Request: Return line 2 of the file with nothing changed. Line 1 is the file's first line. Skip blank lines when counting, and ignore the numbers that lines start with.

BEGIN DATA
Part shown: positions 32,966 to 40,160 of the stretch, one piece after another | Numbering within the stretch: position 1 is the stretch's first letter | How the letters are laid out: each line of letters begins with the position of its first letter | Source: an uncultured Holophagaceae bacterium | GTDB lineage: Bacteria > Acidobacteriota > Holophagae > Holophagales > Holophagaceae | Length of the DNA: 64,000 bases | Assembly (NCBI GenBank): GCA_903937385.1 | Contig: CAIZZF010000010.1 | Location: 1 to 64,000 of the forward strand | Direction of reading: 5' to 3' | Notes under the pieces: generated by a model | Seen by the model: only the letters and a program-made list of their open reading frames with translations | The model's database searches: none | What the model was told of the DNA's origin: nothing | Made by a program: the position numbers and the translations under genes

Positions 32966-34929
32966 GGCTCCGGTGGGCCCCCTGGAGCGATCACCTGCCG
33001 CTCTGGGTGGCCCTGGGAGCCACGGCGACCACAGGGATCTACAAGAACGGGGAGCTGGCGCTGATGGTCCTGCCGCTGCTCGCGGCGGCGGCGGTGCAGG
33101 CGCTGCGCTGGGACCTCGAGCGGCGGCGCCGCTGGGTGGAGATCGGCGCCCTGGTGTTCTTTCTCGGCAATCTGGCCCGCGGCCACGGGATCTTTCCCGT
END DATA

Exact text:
Positions 32966-34929